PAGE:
http://replace.me – Civilization II Download | GameFabrique
Experience shows that only the weak benefit from long-term alliances. By all means make peace with the big guy next door, but only for as long as you have to. Powerful friends will endlessly ask for a lick of your lollipop, and while you must occasionally give in to this, you should resist it whenever possible. If you are forced to trade secrets, offer those which won’t help the opposition build a wonder that you’re already building.
Use your friendship to glean inside knowledge of your rival’s position, and always be ready to strike at his weakest point. An overwhelming attack on his least defended outpost will almost certainly gain you important technology secrets, and you can always say sorry afterwards.
The computer-controlled opposition is always ready to believe that you’ll mend your ways and will offer you another chance when you want to kiss and make up. Again and again you can behave like a spoilt brat with a limp-wristed probation officer without suffering true retribution. Years later, when you are Master of the World, you may feel some remorse about the way you behaved, but at least you can console yourself by strolling down the bank to count your gold.
Establishing a tolerant democracy for yourself holds lots of benefits such as increased production and less corruption, but it does cramp your style. It can be galling to manoeuvre an army across the globe and position it outside the opposition’s front door, only to find that your own government prevents you from attacking. The answer here is to declare a revolution and take up your old despotism ways – after all, it’s the winners who write the history books and they’ll forgive and forget when you eventually bring home the bacon.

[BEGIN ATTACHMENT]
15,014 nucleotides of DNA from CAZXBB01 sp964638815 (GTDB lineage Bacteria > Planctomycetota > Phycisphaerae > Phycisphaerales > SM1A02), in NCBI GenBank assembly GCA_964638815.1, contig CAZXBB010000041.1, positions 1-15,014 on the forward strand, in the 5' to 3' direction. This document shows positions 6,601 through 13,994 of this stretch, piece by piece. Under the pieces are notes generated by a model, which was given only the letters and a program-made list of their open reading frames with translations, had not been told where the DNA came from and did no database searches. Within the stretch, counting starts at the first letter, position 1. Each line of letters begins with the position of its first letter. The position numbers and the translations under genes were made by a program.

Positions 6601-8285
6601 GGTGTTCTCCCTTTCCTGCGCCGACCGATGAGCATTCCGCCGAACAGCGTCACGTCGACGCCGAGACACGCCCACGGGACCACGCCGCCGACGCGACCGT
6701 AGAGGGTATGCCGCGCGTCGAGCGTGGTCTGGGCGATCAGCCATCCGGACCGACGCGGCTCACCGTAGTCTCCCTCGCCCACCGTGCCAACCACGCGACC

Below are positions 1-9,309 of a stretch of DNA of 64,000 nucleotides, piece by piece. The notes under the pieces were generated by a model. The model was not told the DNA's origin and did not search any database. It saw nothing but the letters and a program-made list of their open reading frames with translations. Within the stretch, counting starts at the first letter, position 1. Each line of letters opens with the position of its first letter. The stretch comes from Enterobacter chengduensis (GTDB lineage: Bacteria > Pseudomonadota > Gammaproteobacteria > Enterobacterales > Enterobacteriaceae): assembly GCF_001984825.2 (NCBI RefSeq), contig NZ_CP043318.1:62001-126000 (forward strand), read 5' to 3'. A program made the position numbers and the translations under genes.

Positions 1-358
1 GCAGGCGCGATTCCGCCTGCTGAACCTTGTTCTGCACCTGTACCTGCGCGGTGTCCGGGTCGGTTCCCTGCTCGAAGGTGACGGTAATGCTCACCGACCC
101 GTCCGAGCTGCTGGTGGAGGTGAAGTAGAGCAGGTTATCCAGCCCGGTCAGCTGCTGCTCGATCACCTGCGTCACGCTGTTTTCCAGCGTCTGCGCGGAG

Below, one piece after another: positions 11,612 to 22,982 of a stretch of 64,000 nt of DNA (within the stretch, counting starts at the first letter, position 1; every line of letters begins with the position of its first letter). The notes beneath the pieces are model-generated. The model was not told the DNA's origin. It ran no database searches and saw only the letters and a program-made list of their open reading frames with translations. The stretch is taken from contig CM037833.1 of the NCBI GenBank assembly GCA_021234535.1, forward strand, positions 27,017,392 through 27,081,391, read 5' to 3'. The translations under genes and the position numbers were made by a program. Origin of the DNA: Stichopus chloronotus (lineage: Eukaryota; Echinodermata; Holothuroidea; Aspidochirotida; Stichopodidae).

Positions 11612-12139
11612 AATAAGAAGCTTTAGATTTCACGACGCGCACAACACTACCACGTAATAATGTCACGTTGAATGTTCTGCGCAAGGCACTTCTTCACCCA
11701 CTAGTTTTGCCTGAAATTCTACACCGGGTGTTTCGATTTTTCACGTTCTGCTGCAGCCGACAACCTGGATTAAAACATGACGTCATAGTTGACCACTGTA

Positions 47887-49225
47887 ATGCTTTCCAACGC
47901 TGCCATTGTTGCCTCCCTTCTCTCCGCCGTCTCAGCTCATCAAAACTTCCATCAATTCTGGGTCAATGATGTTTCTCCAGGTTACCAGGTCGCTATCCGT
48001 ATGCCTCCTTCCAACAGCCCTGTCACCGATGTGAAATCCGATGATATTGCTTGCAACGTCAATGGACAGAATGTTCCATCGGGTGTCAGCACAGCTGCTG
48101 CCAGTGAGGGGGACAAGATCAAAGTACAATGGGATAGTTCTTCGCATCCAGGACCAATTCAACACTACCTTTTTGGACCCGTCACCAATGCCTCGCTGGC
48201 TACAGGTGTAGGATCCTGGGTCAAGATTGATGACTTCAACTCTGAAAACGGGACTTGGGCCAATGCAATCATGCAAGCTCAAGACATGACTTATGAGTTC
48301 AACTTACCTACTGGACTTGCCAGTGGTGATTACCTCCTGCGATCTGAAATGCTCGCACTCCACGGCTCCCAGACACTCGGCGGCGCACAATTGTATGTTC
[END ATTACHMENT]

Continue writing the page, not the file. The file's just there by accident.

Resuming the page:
Experienced players do, however, place great emphasis on gaining the innocuous sounding Woman’s Suffrage development, as it’s a big help in a democracy. Having this wonder enables the men to go off to war while the women continue to work in the factories without missing their home comforts.
Fundamentalism seems a silly thing to get into, but if you use it in the later stages when you have already made lots of scientific advances it can make for a powerful strategy. With this form of rule you can fight a very effective war against all the other governments and steal their technology. Fanatic armies aided by fast railways can overwhelm democracies because of the rate at which they can produce armaments.